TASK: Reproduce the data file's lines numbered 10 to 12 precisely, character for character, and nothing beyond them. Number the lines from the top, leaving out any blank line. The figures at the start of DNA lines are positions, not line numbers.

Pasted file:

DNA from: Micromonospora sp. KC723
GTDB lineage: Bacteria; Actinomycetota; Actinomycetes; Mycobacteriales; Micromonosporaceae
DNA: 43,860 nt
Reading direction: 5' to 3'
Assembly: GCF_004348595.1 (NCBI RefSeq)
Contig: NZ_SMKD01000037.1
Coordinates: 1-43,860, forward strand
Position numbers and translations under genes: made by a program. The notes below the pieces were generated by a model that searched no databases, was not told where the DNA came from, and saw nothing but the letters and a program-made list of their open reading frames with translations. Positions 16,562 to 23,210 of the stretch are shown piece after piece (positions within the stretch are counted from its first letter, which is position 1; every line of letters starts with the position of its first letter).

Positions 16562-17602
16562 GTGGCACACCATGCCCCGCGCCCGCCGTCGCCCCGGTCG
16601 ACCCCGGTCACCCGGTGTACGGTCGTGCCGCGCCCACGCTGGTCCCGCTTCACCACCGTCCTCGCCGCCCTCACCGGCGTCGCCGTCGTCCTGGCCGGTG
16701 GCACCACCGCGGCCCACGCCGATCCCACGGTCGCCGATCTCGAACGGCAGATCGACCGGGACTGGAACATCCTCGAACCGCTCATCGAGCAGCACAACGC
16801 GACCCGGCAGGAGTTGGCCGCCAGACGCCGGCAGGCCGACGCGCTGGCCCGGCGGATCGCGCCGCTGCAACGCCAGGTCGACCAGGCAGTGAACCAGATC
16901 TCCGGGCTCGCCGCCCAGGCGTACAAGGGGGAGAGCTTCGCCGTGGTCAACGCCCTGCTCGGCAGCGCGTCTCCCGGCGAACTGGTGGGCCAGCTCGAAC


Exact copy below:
16562 GTGGCACACCATGCCCCGCGCCCGCCGTCGCCCCGGTCG
16601 ACCCCGGTCACCCGGTGTACGGTCGTGCCGCGCCCACGCTGGTCCCGCTTCACCACCGTCCTCGCCGCCCTCACCGGCGTCGCCGTCGTCCTGGCCGGTG
16701 GCACCACCGCGGCCCACGCCGATCCCACGGTCGCCGATCTCGAACGGCAGATCGACCGGGACTGGAACATCCTCGAACCGCTCATCGAGCAGCACAACGC